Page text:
Journal ARS 49 (2016) 1
La veduta di Bratislava nel Cortile di Michelozzo in Palazzo Vecchio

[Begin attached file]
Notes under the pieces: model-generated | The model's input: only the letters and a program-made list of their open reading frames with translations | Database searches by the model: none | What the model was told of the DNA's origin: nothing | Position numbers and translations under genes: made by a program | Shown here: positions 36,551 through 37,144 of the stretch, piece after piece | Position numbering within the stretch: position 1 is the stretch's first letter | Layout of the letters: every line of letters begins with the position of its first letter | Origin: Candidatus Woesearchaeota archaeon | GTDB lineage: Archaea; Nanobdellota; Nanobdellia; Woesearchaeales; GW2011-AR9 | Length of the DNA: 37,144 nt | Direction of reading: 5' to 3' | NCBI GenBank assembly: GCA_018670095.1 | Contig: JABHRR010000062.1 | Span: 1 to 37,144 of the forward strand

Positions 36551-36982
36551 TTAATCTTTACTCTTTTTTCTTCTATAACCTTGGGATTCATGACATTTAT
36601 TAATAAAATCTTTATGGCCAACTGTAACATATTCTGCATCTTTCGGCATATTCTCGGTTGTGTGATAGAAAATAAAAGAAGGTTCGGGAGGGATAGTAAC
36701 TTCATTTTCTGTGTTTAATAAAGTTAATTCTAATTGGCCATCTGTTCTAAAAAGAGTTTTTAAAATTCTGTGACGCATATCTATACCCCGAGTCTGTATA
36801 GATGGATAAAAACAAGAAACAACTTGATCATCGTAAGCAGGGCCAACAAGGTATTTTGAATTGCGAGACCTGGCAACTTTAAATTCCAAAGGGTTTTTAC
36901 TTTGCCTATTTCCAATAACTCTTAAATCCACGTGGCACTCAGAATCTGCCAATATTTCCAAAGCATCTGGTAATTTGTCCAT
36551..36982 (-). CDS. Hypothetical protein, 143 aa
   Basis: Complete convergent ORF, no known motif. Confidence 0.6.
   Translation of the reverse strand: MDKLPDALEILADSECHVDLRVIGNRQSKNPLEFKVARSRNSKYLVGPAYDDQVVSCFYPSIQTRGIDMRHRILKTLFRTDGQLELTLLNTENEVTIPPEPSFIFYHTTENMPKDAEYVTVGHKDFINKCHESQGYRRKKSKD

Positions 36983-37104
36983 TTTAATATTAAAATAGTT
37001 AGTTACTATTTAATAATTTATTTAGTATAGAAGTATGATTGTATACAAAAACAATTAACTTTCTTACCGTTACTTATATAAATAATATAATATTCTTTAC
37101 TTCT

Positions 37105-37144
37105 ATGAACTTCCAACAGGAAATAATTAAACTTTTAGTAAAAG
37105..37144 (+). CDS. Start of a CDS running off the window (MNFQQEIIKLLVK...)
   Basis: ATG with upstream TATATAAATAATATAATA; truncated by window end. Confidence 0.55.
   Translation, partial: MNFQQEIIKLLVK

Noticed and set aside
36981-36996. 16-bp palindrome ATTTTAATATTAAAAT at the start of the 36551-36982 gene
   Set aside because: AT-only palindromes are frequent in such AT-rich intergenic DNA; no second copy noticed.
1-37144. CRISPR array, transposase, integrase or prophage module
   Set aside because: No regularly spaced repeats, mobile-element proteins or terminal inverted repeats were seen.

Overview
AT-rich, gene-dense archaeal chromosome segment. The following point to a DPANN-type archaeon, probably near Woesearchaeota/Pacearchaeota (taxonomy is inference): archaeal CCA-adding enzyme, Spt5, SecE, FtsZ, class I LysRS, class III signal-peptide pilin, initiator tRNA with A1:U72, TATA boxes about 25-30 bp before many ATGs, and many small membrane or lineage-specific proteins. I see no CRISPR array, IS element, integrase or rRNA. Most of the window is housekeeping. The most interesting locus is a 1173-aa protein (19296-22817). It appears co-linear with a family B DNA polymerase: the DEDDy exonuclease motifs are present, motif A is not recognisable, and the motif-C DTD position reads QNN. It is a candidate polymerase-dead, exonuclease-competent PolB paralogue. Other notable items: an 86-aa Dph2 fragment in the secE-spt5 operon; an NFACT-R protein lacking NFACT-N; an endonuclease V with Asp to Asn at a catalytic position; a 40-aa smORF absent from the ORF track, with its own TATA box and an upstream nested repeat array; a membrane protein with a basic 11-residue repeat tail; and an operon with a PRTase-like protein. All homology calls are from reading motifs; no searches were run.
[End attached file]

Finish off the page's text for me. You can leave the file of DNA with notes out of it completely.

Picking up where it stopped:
The current appearance of a main courtyard of the Palazzo Vecchio is a work of Giorgio Vasari of Arezzo. It was completed in 1565 on the occasion of the weeding between Francesca, son of Cosimo I de’ Medici and Eleonora di Toledo, and Giovanna d’Austria, sister of the Habsburg emperor, Maximilian II. Vasari´s decoration is interwoven with that of Michelozzo Michelozzi, completed in 1453. He was commissioned to reinforce the columns of Arnolfo´s portal, however, during the works the medieval Arnolfo´s courtyard was transformed into a Renaissance one. The arches of inner portal faced, supported by columns decorated with stucco reliefs, show the views of 14 cities of Habsburg empire, framed with stucco profiles and strips with grottesche. Refined grottesche on the vaults are framed with painted medallions. Up to the 1930s, the restoration interventions to the decoration of Michelozzo´s courtyard were very poorly documented. In 1812, based on the project of Giuseppe del Rosso, a very significant intervention was made. It was carried out within a wide range of construction works focused on the preservation of degraded originals and adjustment of the Palazzo Vecchio to its new functions. The decoration of the courtyard was restored in compliance with current methods and taste, which was also reflected in the interventions to original frescos. Other restoration works, the documentation of which can be found in the Historical Archives of Florence (Archivio Storico del Comune di Firenze), were carried out in the 20th century as follows: 1935 – 1942; removal of war damages in 1944; 1950s – 1960s; restoration of the views of Hall, Constance and Wiener Neustadt as well as of the vault of a southern portal and part of the western portal in 1989; restoration of the views of Vienna, Innsbruck and Ebersdorf on the same portal and of the part of eastern portal in 1993. In 2005, the local government continued in carrying out the restoration works, which had been suspended in 1999. In 2007, the first phase was completed, which included the restoration of the frieze with Salviati´s frescos on the first register of inner facades and columns with stucco reliefs. The second phase, i.e. the restoration of western and northern portals in sections comprising the views of Passau, Klosterneuburg, Graz, and Freiburg, was completed in 2012. In the period of 2013 – 2015, the third phase of restoration works was completed, funded by Kuipo LTD and Co-Genten, which focused on the restoration of the eastern portal including the veduta of Bratislava. Veduta of Bratislava – Possonia The view of Bratislava, identified by the inscription Possonia in the upper part and Posonium Hungariae civita (in qua Maximilianus coronatus fuit) in the lower part, was, like all the other vedute, overlaid with an oval decorative element placed in the centre of the lunette, which depicted the examples of good rule of Cosimo I. During the 1812 intervention designed by an architect Giuseppe del Rosso, the entire Vasari´s decoration including the view of Bratislava was changed considerably. The imitative over-painting that applied 19th century techniques using empirical methods, which were ineffective in terms of conservation and aesthetics, was removed in the 20th century. However, the overall cleaning of fresco surfaces, removal of dust using soft part of the bread, and cleaning of surface deposits led to the removal of particles of paint layer, which separated or showed the signs of sulphating as well as other forms of degradation. In cases like this, in order to return murals their readability that have been lost as a result of abrasion and missing fragments, the restorers approached the reinterpretation of what remained visible in the original painting and was considered to be strongly damaged based on tempera retouching. The view of Bratislava was among the few vedute that were not transferred on fibreboard base during the intervention in the 20th century. The method of transfer was applied with most vedute due to the presence of soluble salts on the painting surface, which crystallised in the plaster, causing crumbling of paint layer. The view of Bratislava too was affected by sulphating processes. There was a layer of degrading substances intended for fixation and refreshment of colours on the painting surface, which came from previous interventions and which had organic and chemical nature. The strong deposits of dirty particles of air firmly adhered to the substances. The continuing high degradation of the entire painting surface required the use of complex conservation methods. After evaluating results of scientific analyses, made before the intervention, the veduta was restored using the methods applied in case of other views preserved in-situ. With respect to a serious aesthetic threat and urgent need to preserve the entire composition, the frescoes were restored with the maximum possible care. The restorers applied sensitive tinting of colours to reduce their richness in the spots affected by abrasion with the aim to reintegrate pigments and plaster in the spots with missing painting, using mineral pigments softened in casein solution. The aim of the restoration uniting individual parts of the composition was to revitalise the view of Bratislava so that the original, considerably damaged parts could coexist with historically accepted reconstructions in a harmonious whole.